Wednesday, November 20, 2019

Immigration Documents - Please Comment on Proposed Fee Increase!

Do you have ancestors who immigrated in the 20th century?  Well, then you need to pay close attention to a change in fees that's being proposed.  And you need to voice your opposition to this price hike before it happens.

Anyone who naturalized between September 27, 1906 and March 31, 1956 has a C-File, and these can be a goldmine of genealogical information.  And even if your ancestor didn't naturalize, if you had ancestors in the US between 1940-1944, they had to register as aliens.  And if your family came after April 1, 1944 (as did my Holocaust survivor grandparents), your ancestors likely have A-Files.  And these files are about to get out of reach to genealogists and others.  And we need your help to stop this from happening.
One Page of My Great-Grandmother's A-File--These Things are Awesome!

Sunday, November 17, 2019

Definitely Something to Speak Of/Shpikov--An Incredible 20th Century Document

I've found lots of Russian Empire documents on my Zubkis family.  I'd even found (thank you, Alex Krakovsky and his awesome wiki filled with Ukrainian documents) a 1903 family list from Kuna that updated what had happened in the extended family since the 1858 revision--at least as far as the Kuna administrators knew, since my family had left Kuna at least 30 years earlier.  But because they didn't know what had been happening in the family, some information was incorrect or dated.

But this new record, which seems to be a similar sort of early 20th century update to what had happened to the family since 1858, is awesome, since my family was actually living in the town in which the document was created, when it was created.
Shpikov 1902 Family List, Zubkis Family (Page 1)

Thursday, November 14, 2019

RootsTech 2020--Win A 4-Day Pass to RootsTech

I'm excited to announce that I'll be back at RootsTech this winter--both as a speaker and an Ambassador!  I'll be giving two classes--one on dealing with Russian Empire records when you don't speak Russian and another on Jewish genealogy.  Why RootsTech?  The conference gives a great overview of that here.

As an Ambassador, I am able to give away a free 4-day RootsTech pass to a lucky reader, which has a $299 value!  (If you already registered and you win, you can get a refund.)



Sunday, November 10, 2019

Someday I've found it, the Bessarabian Connection

I've been trying for years to link together my Supkoff family to two other families in Pittsburgh's Jewish community--the Soupcoffs and the Zoupcoffs.  My grandfather had been told that they were related but didn't know how.  So I've researched the Soupcoffs and Zoupcoffs extensively.  Earlier this year, I discovered via both documentation and DNA that the Soupcoffs are related to my Supkoff family, as I wrote about here.

In researching the Soupcoffs, I found many individuals with colorful pasts.  One of those was Dr. Jacob Soupcoff, who later legally changed his name to Jacob Lorenz.  And in that legal name change petition, he made an interesting assertion.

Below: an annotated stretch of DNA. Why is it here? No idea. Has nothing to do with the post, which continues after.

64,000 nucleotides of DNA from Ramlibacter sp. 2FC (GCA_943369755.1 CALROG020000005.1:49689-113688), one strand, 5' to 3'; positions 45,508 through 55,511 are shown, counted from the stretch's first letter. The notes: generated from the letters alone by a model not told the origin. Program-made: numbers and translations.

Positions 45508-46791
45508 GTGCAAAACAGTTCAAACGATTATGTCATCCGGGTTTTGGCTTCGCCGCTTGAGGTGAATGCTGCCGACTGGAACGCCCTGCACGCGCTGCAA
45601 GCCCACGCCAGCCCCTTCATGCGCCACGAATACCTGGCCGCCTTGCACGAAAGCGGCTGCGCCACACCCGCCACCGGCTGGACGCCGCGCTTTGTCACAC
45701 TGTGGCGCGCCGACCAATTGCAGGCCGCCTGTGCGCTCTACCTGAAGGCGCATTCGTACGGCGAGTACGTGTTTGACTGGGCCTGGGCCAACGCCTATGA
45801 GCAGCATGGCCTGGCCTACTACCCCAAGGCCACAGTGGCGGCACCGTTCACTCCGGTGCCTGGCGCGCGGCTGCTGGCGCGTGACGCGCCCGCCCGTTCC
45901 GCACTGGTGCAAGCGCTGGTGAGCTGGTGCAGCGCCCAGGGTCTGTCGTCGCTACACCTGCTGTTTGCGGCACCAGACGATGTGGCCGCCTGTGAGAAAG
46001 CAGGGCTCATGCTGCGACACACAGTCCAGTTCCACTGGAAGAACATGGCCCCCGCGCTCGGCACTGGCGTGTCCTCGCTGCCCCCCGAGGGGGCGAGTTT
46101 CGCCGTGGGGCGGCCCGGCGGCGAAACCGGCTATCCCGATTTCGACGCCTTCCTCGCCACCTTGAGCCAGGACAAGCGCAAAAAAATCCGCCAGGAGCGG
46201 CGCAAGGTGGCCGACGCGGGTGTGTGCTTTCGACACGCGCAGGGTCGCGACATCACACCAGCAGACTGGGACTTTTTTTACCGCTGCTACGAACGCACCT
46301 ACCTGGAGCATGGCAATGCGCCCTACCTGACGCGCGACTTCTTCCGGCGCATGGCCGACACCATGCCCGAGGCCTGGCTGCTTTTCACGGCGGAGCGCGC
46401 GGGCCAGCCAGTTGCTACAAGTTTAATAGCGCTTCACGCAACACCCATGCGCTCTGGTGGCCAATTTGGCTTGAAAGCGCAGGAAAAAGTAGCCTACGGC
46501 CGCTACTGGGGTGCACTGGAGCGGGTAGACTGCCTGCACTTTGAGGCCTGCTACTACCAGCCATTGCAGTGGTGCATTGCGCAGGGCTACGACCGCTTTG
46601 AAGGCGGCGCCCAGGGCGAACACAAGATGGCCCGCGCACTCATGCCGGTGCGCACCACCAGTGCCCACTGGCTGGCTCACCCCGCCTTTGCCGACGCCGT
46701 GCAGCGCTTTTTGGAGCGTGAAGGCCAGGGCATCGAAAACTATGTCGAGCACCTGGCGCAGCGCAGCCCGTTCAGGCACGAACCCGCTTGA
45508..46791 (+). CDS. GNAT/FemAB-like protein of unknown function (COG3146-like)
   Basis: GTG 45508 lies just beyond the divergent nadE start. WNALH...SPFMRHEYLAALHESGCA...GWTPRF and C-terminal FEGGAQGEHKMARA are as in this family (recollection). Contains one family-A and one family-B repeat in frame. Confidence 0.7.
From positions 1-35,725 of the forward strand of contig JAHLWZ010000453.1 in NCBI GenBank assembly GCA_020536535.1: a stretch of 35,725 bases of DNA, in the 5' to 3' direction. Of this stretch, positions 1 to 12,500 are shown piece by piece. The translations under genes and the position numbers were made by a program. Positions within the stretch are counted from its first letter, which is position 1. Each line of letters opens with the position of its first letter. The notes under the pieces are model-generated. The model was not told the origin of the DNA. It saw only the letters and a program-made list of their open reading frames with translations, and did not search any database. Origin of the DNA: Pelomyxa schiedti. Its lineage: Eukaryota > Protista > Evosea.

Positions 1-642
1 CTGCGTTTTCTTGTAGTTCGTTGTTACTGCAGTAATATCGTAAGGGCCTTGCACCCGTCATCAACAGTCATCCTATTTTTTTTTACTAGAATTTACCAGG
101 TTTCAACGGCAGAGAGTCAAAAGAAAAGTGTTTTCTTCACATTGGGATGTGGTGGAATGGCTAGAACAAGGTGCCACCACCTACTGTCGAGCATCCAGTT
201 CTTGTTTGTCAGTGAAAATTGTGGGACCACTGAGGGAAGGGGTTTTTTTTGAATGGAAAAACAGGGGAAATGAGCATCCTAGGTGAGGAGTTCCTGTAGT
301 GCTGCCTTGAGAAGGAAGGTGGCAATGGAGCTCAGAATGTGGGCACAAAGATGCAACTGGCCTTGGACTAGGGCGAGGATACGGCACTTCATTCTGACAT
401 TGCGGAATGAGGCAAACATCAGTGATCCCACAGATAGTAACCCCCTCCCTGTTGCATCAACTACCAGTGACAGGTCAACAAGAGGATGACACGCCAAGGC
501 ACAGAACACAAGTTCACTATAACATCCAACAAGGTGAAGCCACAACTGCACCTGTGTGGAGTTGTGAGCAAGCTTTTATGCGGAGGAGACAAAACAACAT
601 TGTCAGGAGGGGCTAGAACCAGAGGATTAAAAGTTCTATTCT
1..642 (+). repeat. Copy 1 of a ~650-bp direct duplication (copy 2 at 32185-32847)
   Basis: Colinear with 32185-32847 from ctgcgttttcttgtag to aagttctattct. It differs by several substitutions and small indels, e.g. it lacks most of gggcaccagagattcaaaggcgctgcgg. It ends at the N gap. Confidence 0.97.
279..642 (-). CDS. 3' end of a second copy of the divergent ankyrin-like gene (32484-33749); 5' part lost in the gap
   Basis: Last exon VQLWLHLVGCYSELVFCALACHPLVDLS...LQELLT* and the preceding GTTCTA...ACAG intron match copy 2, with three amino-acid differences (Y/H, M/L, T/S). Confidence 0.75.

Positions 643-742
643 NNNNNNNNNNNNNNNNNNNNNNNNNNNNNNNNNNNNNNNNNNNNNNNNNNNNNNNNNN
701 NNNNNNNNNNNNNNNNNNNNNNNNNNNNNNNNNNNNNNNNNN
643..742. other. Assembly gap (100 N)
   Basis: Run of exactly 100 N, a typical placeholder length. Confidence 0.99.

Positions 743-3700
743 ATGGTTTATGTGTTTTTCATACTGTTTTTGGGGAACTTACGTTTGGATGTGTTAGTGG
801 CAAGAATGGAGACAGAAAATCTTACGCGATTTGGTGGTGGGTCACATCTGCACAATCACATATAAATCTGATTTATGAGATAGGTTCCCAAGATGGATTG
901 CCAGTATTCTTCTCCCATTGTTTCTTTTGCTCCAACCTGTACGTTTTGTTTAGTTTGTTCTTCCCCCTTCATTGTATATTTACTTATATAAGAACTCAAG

From Jacob Soupcoff/Lorenz Name Change Petition

Sunday, November 3, 2019

Drawing Incorrect Conclusions

Naming patterns can sometimes be helpful in genealogy.  But sometimes, the way that names are recorded can lead researchers to incorrect conclusions.  Take the marriage record of my fourth cousin twice removed, where her name was recorded as Helen Rifke Jager.
Marriage of Helen Rifke Jager and Jankel Herskovics, Talaborfalva, Hungary (today's Tereblya, Ukraine), November 1941

Saturday, November 2, 2019

Upcoming Talks - MD, DC Area, NY--And Online!

I'll be giving several more talks before the end of 2019, and I'd love if some blog readers attend!  I have upcoming talks in the Baltimore and DC areas, one in Westchester County (NY), and one that is an online webinar that you can watch from the comfort of your own home (and I won't be offended if you're in pajamas; I may be as well).
Me speaking in Toronto a few years ago

Sunday, October 27, 2019

Two Boxes of History

My grandmother's first cousin Helen died a few weeks ago.  Helen and her siblings were the only first cousins side that my grandmother knew growing up, since all of the others grew up in what was then Czechoslovakia or Romania, while my grandmother was born in Pennsylvania.  One of Helen's brothers had given me some (very poor) photostats of some family documents in the early 1990s, but I'd never seen the originals.  Both of Helen's brothers died years ago.

I'd asked Helen a year or so ago if she had any family documents or photos, but she said that she didn't.  She did share some stories of growing up and of some relatives that she remembered.  Well, it turns out Helen had documents and photos.  Lots of them.

Helen's niece (on Helen's husband's side) has been going through her house.  As she found Rutner-related documents and information, she added them to a box.  And then she had to start adding them to a second box.  It turns out that Helen had many documents and photos.  Here's what Helen's niece Elizabeth has given me so far:
Photos and Documents from Helen